Creepy clowns in horror movies such as IT
‘s Pennywise or the real life serial killer John Wayne Gacy often cited as reasons for the prevalence of fear of clowns, but McAndrews’ study gives more insightful reasons. Personally, I have no real problem with clowns, but then again I’ve never encountered the phantom variety that plagued the country in the spring of 1981. Loren Coleman wrote about them at the time, and his essay Phantom Clowns
can be found in the Fate Magazine compilation The World’s Strangest Stories. Beginning on May 6, in Boston, Massachusetts, and lasting less than two months – from Boston to Providence to Kansas City to Pittsburgh, reports of menacing clowns harassing children came in to the respective cities’ police departments, but no one was ever arrested. It seems bizarre that such flamboyantly garbed perpetrators could abscond without being seen, but they seemed to always make a clean getaway. In Pittsburgh, a clown was even seen with accomplices in the form of Spiderman and someone in a bunny suit!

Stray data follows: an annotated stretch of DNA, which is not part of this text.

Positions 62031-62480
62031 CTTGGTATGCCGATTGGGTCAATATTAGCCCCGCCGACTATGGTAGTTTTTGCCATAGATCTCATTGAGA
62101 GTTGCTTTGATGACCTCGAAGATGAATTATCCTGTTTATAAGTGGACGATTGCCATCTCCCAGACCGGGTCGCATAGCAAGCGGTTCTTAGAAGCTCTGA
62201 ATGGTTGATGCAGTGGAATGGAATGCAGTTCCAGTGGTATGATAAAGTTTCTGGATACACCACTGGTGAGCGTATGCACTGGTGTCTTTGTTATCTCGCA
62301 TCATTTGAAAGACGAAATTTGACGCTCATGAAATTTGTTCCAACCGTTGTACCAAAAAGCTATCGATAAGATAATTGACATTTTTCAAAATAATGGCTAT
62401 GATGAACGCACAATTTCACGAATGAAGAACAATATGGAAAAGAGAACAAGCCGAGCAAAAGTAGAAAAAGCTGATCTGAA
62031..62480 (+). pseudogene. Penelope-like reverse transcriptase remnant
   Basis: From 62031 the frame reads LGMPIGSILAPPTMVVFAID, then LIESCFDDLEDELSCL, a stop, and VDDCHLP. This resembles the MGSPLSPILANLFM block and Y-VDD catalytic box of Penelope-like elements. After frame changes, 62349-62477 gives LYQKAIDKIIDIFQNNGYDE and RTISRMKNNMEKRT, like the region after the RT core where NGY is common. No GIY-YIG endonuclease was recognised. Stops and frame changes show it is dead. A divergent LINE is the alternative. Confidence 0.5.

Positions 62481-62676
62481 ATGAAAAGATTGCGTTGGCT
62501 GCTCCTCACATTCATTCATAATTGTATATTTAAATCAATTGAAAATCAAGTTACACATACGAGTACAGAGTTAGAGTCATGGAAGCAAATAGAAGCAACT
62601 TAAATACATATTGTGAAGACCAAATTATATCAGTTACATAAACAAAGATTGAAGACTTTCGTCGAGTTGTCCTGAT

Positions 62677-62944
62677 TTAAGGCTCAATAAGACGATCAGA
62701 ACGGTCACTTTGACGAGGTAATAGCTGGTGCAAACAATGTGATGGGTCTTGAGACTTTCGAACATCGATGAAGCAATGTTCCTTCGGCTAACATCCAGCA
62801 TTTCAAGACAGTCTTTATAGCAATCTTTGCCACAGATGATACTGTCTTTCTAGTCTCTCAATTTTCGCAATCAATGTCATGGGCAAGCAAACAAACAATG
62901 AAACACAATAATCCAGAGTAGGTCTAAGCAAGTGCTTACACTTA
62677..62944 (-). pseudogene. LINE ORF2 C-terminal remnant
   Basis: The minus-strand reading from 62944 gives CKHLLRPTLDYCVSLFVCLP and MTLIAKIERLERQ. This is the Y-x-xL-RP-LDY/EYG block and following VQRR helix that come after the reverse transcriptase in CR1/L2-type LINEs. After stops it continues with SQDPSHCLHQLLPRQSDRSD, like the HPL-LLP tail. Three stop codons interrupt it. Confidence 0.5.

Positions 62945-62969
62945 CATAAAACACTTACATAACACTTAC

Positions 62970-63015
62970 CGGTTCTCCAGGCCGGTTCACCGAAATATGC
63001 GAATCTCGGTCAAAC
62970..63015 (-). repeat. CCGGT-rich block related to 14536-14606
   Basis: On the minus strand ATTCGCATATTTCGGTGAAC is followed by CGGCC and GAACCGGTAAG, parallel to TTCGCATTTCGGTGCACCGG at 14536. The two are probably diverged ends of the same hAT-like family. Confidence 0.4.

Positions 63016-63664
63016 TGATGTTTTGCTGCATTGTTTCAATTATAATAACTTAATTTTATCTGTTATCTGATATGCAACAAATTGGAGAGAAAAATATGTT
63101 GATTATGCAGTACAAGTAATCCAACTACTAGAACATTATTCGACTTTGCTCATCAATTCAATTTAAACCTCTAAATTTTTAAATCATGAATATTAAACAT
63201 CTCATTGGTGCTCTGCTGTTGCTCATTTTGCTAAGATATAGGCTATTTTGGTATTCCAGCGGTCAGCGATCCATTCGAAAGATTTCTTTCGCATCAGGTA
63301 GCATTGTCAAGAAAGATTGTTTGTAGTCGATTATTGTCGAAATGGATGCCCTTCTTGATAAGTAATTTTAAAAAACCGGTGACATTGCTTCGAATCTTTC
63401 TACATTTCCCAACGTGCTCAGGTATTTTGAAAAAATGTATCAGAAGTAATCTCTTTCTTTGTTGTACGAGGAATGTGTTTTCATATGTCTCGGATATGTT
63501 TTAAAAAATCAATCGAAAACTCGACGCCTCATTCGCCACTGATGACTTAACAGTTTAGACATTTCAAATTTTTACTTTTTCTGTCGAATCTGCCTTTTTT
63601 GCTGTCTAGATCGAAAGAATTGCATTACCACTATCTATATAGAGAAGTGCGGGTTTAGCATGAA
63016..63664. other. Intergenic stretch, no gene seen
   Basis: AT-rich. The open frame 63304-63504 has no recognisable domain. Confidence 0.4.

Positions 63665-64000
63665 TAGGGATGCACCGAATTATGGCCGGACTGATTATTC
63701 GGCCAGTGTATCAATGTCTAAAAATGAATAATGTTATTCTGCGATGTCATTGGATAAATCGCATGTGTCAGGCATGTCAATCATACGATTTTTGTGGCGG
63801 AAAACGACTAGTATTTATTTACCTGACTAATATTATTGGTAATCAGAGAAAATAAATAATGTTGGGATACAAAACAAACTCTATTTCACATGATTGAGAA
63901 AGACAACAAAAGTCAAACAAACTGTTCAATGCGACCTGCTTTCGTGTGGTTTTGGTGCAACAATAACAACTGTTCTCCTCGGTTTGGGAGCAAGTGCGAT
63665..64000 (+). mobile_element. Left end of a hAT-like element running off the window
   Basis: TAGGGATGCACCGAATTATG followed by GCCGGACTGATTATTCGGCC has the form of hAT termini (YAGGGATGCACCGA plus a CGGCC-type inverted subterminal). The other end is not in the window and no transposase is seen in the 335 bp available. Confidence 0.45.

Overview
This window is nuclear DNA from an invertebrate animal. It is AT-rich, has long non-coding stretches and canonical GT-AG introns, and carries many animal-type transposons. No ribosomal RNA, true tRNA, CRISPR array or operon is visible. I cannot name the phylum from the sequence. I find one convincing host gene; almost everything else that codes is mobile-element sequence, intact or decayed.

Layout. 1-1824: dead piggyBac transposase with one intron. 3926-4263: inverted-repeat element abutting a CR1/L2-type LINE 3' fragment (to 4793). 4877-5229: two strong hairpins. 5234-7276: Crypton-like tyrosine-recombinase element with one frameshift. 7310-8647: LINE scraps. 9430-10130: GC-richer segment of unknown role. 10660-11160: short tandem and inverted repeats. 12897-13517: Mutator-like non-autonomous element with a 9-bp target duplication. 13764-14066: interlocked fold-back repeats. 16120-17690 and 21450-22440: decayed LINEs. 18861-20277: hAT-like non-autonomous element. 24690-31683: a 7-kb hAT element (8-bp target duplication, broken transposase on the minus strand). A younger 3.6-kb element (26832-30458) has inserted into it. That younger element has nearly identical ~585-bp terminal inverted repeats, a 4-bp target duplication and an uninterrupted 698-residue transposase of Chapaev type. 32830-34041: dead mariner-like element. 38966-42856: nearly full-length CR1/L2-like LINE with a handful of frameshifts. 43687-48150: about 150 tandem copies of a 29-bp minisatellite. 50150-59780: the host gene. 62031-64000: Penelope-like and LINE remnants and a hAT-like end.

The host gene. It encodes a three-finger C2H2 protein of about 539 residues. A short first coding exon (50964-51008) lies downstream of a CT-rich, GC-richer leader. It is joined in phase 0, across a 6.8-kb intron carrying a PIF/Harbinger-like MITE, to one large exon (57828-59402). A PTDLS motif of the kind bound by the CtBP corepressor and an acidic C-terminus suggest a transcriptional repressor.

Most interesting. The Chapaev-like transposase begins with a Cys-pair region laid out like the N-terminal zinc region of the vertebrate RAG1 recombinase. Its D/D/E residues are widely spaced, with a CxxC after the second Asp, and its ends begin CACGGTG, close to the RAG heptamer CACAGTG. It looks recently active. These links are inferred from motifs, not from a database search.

In a sense, the Phantom Clowns of the 80s and the MiB share a lot in common. They drive distinctive vehicles – Men in Black typically drive older model cars that appear brand new, black of course; Phantom Clowns seem to prefer full-sized vans replete with ladders… They both behave in strange, unpredictable ways. Indeed, their very presence in some cases is unexpected and frightening. Men in Black typically appear to witnesses of UFO or other odd events, playing upon an archetype of vague, yet menacing G-Man, while the Clowns seemed to prey on children and due to their general creepiness are well suited to shock anyone into an Uncanny Valley. More broadly, aspects of High Strangeness such as synchronicity make one feel as though they’ve dipped outside of a comfortable reality and into strange, unknown territory. There’s a playfulness or mischief to the phenomena as well – a trickster element, for which the Phantom Clown or farcical antics of the MiB could well be totems for. Or perhaps there’s a sort of psychological, shock induced hypnosis that produces in the cognition of the witness a panoply of perceived effects. Or possibly, it’s some combination of all these things… perhaps the best you can do is laugh.